Contractor loses appeal after fraudulent reno of elderly woman’s home | Toronto Star
A Toronto contractor found to have defrauded an elderly woman, torn apart her home and drained her savings has lost his appeal.
Jack Singer was convicted of fraud in Toronto in June 2013, a decision he immediately appealed. Last week, a panel of judges dismissed his bid, following a hearing at Osgoode Hall on Tuesday morning.
Singer, who had been out on bail pending the outcome of the hearing, had surrendered to the court the night before and was arrested. He did not appear in the courtroom.
The case centered around Singer’s business relationship with Kennis Heath, the woman he convinced to sign up and pay for more than $300,000 of renovations on a $400,000 home. The renovations were not completed, and Heath would eventually be found unresponsive and severely dehydrated in her unheated and badly damaged house.
During last week’s hearing, Singer’s lawyer, Alan Gold, argued that Singer’s fraud conviction was based primarily on what Superior Court Justice Glenn Hainey had called “gross overcharging.” That ruling was based, in part, on Singer charging an estimated $85,000 on top of what he told Heath the work would cost.
But Gold told the appeal panel that overcharging, in and of itself, or without explicit evidence of dishonest conduct, could not be considered or defined as fraud.
“If the law of fraud in Canada became that you are guilty of a criminal offence if you charge more than fair market value, we would have to double the number of jails,” Gold said.
Crown counsel Susan Ficek responded that Singer had left Heath’s home in a shambles and that, despite not finishing the work, he demanded more money — and intended to defraud her.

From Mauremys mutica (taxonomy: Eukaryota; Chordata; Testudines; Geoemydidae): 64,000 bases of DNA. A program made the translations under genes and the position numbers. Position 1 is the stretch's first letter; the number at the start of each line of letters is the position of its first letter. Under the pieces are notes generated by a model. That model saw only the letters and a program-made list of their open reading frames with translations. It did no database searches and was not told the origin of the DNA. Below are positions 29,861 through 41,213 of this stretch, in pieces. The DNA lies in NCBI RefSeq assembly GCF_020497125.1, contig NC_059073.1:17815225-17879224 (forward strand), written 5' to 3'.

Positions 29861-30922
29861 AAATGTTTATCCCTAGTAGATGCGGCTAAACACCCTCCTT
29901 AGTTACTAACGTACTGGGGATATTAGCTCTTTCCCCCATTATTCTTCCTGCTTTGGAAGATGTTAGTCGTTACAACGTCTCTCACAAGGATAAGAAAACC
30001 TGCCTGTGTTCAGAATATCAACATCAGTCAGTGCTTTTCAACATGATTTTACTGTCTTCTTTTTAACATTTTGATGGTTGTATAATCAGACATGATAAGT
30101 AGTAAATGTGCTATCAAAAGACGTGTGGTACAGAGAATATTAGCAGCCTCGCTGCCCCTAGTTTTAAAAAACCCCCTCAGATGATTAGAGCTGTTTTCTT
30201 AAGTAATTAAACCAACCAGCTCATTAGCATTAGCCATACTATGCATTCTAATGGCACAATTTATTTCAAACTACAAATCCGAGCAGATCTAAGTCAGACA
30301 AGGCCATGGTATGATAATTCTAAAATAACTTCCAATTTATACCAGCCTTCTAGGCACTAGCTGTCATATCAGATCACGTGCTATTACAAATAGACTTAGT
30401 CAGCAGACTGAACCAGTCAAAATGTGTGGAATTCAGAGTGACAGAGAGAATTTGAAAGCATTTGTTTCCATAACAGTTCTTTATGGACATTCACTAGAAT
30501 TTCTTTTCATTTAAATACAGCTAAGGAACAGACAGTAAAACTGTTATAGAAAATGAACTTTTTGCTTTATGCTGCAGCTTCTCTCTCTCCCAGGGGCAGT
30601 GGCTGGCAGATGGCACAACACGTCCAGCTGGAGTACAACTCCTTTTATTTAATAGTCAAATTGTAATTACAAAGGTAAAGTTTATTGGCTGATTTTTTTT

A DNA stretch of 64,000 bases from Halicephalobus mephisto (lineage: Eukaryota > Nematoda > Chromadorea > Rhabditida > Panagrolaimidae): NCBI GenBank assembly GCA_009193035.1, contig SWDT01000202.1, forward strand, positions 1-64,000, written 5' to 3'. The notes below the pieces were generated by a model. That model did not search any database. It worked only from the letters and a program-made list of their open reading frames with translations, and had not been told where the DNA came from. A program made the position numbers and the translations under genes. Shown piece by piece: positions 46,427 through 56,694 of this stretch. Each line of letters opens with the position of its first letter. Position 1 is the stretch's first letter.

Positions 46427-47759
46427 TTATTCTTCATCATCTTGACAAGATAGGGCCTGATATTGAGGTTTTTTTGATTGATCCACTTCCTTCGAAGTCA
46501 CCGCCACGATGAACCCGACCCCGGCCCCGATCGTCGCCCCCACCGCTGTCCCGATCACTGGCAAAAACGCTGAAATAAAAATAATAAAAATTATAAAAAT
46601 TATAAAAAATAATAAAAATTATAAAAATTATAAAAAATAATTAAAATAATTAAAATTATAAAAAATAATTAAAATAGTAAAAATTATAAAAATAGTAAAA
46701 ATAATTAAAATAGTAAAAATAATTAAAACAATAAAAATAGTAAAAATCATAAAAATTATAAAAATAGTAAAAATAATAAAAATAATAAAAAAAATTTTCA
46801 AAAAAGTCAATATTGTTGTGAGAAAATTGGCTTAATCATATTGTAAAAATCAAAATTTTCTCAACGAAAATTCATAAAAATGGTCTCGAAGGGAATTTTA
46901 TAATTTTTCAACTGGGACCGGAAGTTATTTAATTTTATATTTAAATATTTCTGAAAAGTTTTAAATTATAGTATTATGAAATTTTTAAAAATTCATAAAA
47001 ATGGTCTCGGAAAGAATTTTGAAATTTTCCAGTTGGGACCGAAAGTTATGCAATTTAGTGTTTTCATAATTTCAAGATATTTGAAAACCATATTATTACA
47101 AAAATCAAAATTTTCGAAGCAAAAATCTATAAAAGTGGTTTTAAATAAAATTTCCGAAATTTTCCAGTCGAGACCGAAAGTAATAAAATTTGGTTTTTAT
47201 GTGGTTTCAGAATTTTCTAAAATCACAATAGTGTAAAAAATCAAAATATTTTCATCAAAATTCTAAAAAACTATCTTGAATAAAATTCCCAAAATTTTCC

“He took $300,000 of her money and left her house in an uninhabitable state. And he took the position that the victim still owed him money,” she told the panel.
At the conclusion of the 2013 trial, Justice Hainey described Singer’s conduct as “despicable.”
Heath was “an elderly and vulnerable person and he deliberately preyed upon her and defrauded her of her life savings,” showing no remorse, Hainey said in his June 2013 ruling.
On that day in 2013, Hainey sentenced Singer to two years less a day in jail and ordered him to pay $215,000 in restitution. Singer, who did not speak with the Star during the criminal trial, had maintained his innocence in an earlier interview.
Heath’s son Brian expressed relief at the appeal court decision. “It was a long time coming,” he told the Star. “Hopefully some lessons were learned.”
The story of how Singer came into Heath’s life was detailed in a 2013 investigation in the Star.
In 2008, the then 76-year-old Heath found a pamphlet in the mailbox of her Willowdale home for a company called Stay at Home Renovations. Heath called for a consultation and Singer arrived at her door.
He then convinced her, the trial court heard, to rebuild her chimney, install an eavestrough, build a cedar deck, install a new kitchen and two bathrooms, as well as remove black mould and put in new plumbing and electrical wiring.
The work was not going as planned, but Heath kept her son in the dark. In a preliminary hearing, Heath, who was not well enough to attend the original trial, said Singer left her “living in shambles,” and was just “tearing the house apart.”
It was a worker who sounded the alarm, contacting paramedics who found a severely dehydrated and unresponsive Heath inside a house with no heat and exposed wiring.
Source: Toronto Star – Emily Mathieu